Top Tips for Taking Care of Your Skin in Winter

Collagen, Health, Body, Healthy Ageing, Skin

Your complete winter skin survival guide

Winter brings its own skin challenges with dry, itchy skin and chapped lips. There is an endless supply of blogs and adverts to share which cream or balm you should be applying to nourish and hydrate your skin, but will they actually make a difference?

Today we look at the myths and facts of winter skin and show you how you can achieve a peachy bloom throughout the colder months.

Why does skin become inflamed and red?

Skin is our largest organ and the one that most often flags up problems. It’s a barrier separating the inside of our body with the outside. However, under certain conditions that barrier can become red and irritated.

One of the mechanisms developed by the outer layer of the skin is the ability to produce a protective layer called the Natural Moisturising Factor (NMF). The NMF regulates the hydration of the surface of the skin which is important for:

  • Supporting the barrier function of the stratum corneum to protect the underlying cells from damage through dehydration, infection.
  • Helping to maintain skin elasticity.
  • Supporting natural desquamation (skin shedding).

The NMF is a mixture of humectants; substances which draw water from the atmosphere.

Why do you lose moisture from the skin in winter?

In winter, we lose moisture due to several external factors including central heating and cold harsh weather. These are just one of the many reasons  why we become more prone to dry, itchy skin.

Why is central heating so bad for your skin?

Keeping warm with central heating comes at a cost to our skin and at its worst, it can become blotchy and itchy. Try to keep your thermostat as low as possible to prevent damage and at night sleep with the heating turned off if possible.

Can a humidifier help with dry skin problems?

Spending time in centrally heated and air-conditioned rooms removes moisture from the environment which dries out the skin. Using a humidifier during winter can add much needed moisture into the air. These can be as simple as adding a ceramic humidifier to your radiator. The warmth from the radiator causes the water to evaporate slowly, increasing atmospheric humidity which is especially helpful for those suffering with dry itchy eyes.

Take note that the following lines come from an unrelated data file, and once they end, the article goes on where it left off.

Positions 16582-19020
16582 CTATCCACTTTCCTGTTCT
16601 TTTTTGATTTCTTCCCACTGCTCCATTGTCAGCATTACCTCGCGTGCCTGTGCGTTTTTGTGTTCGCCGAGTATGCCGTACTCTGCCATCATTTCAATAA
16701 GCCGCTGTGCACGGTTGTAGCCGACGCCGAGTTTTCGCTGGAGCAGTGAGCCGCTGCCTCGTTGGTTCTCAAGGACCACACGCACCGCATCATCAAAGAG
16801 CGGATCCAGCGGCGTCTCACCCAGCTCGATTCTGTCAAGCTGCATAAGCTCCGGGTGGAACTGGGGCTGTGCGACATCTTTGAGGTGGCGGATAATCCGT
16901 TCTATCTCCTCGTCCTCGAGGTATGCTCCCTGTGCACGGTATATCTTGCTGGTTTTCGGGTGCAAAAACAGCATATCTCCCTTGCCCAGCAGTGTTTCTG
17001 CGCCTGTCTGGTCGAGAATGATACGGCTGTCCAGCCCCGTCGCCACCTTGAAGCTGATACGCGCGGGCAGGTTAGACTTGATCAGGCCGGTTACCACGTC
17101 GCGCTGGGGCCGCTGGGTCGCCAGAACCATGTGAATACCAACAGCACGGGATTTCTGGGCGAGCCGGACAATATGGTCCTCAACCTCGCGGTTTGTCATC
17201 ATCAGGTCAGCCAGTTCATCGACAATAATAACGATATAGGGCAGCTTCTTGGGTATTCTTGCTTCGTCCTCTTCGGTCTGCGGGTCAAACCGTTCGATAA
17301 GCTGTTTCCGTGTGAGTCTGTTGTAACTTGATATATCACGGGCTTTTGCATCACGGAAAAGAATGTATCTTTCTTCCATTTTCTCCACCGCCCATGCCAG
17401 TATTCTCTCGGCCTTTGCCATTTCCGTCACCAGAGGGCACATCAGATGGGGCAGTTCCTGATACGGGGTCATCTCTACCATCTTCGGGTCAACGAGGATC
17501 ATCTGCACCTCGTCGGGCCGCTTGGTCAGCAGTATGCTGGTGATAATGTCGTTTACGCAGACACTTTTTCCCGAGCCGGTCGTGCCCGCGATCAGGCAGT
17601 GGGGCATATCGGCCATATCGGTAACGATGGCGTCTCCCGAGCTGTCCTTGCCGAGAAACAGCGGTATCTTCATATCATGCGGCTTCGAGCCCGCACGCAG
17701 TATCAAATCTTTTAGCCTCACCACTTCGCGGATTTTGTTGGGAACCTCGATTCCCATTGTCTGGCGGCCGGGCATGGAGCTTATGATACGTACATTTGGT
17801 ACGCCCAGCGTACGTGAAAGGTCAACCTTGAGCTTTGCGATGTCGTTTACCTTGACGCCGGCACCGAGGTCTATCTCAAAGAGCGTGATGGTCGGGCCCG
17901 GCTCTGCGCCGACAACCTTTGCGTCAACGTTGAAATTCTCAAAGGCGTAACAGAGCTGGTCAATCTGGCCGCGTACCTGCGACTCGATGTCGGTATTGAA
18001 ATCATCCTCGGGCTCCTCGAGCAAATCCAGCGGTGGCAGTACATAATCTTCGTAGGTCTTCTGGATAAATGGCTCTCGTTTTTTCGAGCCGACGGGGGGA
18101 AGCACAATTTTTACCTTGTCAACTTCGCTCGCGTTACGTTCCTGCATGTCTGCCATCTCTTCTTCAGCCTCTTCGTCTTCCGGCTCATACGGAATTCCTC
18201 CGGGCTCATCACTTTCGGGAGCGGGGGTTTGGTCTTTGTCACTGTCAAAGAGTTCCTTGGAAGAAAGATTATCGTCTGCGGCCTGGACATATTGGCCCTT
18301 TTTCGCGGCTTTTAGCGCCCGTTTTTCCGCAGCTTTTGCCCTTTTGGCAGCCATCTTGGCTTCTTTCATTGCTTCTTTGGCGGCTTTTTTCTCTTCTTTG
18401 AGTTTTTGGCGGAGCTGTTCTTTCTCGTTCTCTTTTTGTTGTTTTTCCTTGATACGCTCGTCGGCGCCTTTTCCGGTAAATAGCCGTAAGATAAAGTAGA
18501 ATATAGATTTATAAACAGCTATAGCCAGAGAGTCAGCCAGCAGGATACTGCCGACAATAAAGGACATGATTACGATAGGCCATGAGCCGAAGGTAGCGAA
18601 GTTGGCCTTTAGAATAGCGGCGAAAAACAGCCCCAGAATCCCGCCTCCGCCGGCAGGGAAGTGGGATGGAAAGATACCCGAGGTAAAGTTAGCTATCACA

Problem areas

Hands can become rough and cracked throughout the winter months and if you’ve ever suffered from dry hands, you’ll appreciate how uncomfortable (and even painful) they can be.

Use a gentle cleanser to wash your hands. You can substitute soap and water for a hydrating cleansing lotion which can be applied and wiped off without water. Try to avoid alcohol-based sanitisers where possible.

Protect your hands with rubber gloves when cleaning and let them do double the work by applying a nutrient rich moisturiser first. If you’re sensitive to rubber, then pop a pair of cotton gloves on underneath.

Don’t forget to exfoliate your hands. Apply a gentle product such as oatmeal or coarse grain salt combined with olive oil, massage and then rinse to remove any excess. Pat dry and smooth on a moisturiser   before you drift off to sleep at night. Apply cotton gloves for silky-smooth skin in the morning.

Legs can dry out too and become scaly, which isn’t so bad when you’re wearing trousers but definitely not a good look during the party season. Use a body scrub with a natural oil  to leave your skin flake free and smooth.

How to avoid dry cracked lips

Dried cracked lips are not very appealing and can be incredibly sore. Some lip balms have mineral oil or petroleum jelly which include carcinogenic substances. Others contain a list of perfumes, artificial flavours and colourings that can further dry out lips.

To remove dead skin; buff dry lips gently with a soft toothbrush or rub with a homemade mixture of olive oil and fine grain Himalayan salt. Apply a natural balm to soothe and moisturise.

Coconut oil combats inflammation and is an emollient to soften the skin, while aloe vera contains vitamins, minerals and antioxidants. Both of these ingredients have anti-bacterial properties and anti-inflammatory benefits.

How to combat dry, itchy eyes

Lack of moisture in the air can cause eyes to feel dry and irritated; this is particularly the case for those who suffer from ‘dry eye’ condition and even worse for those who wear contact lenses and allergy sufferers.

  • Use artificial tears or eye drops to keep the eyes moistened.
  • Try to avoid rubbing the eyes, as this can lead to inflammation and may cause corneal abrasions.
  • Use a humidifier.
  • Use warm compresses soaked in camomile tea